Tuesday, December 14, 2010

The Magnificent LAB 4C :)

Hey, this is Jessica, and TODAY we did something that will blow your mind. We were all assigned a hydrate of an unknown composition, and we used a bunsen burner to evaporate the water molecules. WOO it was so exciting.

Before I tell you about the lab, ther first thing you need to know is what a hydrate is. A hydrate is a compound that has a definite number of water molecules incorporated into its crystal structure. The crystals appear dry, but when these compouds are heated strongly, water is given off, leaving the anyhydrous form of the compound.

The first mass we found was the empty crucible. We weighed the crucible on a centigram scale. The mass my partner and I found was 25.23g. Then we found the mass of the crucible and the hydrate, which was 30.11g.

To find the mass of the hydrate alone, this is the formula:
Mass of crucible and hydrate - Mass of empty crucible = Mass of hydrate
30.11g - 25.23g = 4.88g

Next, we heated the crucible and anhydrous salt using a bunsen burner and weighed it again on the centigram scale. The mass we found was 27.79g. After that was found, we heated the same objects again for a second heating and came up with a mass of 27.78g

To find the mass of the anhydrous salt alone, this is the formula:
Mass of the first heating - Mass of the empty crucible = Mass of anhydrous salt

Lastly, to find the mass of the water given off, this is the formula:
Mass of the hydrate - Mass of the anhydrous salt = Mass of the water given off

1. Calculate the percentage of water in a hydrate

%H20 = 2.33g
             ----------  x 100% = 47.7%

2. Calculate the number of moles of the anhydrous salt left behind.

2.55g x    1mole
             --------------- = 0.02 mol

3. Calculate the number moles of water removed by heat from your sample of hydrate.

2.33g x  1 mol
             ----------- = 0.13 mol

4. Calculate the moles of water per mole of the anhydrous salt.

------  -> 1

------ -> 7

5. What is the empirical dormula of the hydrate?

AB .  7H2O

Thursday, December 2, 2010

Empirical & Molecular Formula

Hi everyone! This is Melissa, and today I will be guiding YOU- yes you- through the steps of.... determining the empirical and molecular formula of a compound!

Empirical Formula: Gives the lowest whole number ratio of atoms in a the formula.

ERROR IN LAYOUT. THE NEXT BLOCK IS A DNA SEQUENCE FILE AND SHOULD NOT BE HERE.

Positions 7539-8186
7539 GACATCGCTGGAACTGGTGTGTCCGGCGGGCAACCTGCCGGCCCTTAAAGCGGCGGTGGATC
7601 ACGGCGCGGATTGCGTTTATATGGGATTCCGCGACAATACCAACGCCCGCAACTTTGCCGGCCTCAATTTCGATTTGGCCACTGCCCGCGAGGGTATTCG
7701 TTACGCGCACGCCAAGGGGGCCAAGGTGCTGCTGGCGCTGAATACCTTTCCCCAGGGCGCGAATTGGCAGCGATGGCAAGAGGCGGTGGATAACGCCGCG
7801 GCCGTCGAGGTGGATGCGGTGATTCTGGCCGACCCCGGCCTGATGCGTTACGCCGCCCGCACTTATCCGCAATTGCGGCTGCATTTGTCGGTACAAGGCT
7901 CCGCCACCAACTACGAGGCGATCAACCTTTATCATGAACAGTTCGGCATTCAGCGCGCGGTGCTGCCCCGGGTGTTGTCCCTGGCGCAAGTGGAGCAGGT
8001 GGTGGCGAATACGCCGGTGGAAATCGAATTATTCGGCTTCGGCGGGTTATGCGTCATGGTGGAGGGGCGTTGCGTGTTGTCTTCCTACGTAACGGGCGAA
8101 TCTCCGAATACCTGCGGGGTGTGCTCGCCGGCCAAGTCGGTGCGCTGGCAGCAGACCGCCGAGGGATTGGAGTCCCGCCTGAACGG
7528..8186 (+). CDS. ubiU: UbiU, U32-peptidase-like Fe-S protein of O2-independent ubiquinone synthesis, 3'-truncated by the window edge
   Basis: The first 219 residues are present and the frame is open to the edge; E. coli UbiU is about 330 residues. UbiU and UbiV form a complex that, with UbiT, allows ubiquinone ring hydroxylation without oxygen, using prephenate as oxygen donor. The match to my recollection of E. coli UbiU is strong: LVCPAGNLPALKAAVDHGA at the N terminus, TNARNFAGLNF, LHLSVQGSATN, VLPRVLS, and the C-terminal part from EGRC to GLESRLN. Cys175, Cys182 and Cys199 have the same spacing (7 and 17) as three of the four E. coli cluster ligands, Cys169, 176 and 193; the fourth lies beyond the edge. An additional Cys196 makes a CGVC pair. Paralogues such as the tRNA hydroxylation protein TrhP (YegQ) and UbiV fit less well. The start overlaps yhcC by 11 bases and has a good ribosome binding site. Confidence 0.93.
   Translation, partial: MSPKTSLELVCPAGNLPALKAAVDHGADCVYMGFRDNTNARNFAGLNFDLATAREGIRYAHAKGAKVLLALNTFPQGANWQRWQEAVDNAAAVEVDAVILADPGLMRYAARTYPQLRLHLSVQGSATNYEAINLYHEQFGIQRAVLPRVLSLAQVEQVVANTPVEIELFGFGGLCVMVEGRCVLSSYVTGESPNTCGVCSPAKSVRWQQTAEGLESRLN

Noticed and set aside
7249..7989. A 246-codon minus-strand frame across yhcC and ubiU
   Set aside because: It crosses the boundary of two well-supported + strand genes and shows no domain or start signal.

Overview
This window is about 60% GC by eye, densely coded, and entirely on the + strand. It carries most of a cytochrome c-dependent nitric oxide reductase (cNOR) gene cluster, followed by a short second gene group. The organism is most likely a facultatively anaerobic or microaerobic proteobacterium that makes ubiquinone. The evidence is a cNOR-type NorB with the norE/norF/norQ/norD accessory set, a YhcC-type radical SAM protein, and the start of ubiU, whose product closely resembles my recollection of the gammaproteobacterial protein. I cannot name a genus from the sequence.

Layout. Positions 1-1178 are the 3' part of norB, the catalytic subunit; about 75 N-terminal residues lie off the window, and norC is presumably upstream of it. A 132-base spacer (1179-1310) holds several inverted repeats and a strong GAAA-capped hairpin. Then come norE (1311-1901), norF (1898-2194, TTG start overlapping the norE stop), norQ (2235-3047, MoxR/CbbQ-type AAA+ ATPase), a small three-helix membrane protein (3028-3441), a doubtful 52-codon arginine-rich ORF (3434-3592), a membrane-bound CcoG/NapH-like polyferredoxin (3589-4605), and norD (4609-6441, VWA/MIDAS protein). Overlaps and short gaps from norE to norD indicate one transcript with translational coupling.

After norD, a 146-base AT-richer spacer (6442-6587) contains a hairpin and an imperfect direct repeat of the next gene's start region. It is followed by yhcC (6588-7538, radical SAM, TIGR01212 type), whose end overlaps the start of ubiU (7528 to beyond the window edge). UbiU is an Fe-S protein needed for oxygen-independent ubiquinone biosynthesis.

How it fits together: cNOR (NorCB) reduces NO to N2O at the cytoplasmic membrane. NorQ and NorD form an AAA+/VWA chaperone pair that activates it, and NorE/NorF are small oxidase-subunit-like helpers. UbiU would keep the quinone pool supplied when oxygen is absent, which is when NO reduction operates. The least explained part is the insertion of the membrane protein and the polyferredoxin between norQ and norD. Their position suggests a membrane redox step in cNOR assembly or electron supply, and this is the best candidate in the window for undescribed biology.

Molecular Formula: A multiple of the empirical formula that shows the actual number of           atoms that combine to form a molecule. (I will show you how to determine what the multiple is later on.)

Let's being with the empirical formula...

What is the empirical formula of a compound consisting of 60.0% C and 40.0% H?

We are going to assume that we have 100g of the compound, because 80% + 20% works out to 100%. It is the ratio that counts, so it's okay if we don't really have 100g- the ratio will still be the same as long as the percentages are the same.

1) Find the number of moles of each element...

80g of C x 1mole of O
                                                   --------------  = 6.67 moles of oxygen

20g of H x 1 mole of H
                                        --------------- =  20 moles of H

2) Now divide each of the values of moles by the smallest value of mole that you've calculated. The number that you get will be that elements ratio.

 For Oxygen:      -------- = 1

      For Hydrogen:  ------ = 3

Therefore, your empirical formula is CH3.

If you ever get ratios that are like 2.50 or 5.66, just multiply all the ratios by a number that will give you a whole number. For example, if you had:


You would multiply each of those ratios by 3 because that would give you whole numbers:

5.66 x 3 = 17
3 x 3 = 9
1 x 3 = 3


Now moving on to molecular formula...

It requires you to find the empirical formula, then multiply it by a multiple. 
To find that multiple, you use this formula: 

              molar mass of compound
multiple = -------------------------------------------
                molar mass of the empirical formula

A molecule has an empirical formula C2H5, and a molar mass of 58g/mol.

Molar mass of empirical: (2x12)+(5x1) = 29g/mol
Molar mass of compound: 58g/mol (given to us in the question)

      ------------- = 2

Now we know that our multiple is 2, so we need to multiply our empirical formula by 2.

2(C2H5) = C4H10

C4H10 is our molecular formula.

With practice, finding molecular and empirical formulas will become less confusing!

Wednesday, December 1, 2010

How to Calculate Percentage Composition (The Fun Way)

Hey It's Jessica Here from the Smarticle Particles! I hope you like this video I made. This is how you calculate Percentage Composition in a non-boring way : ) enjoy.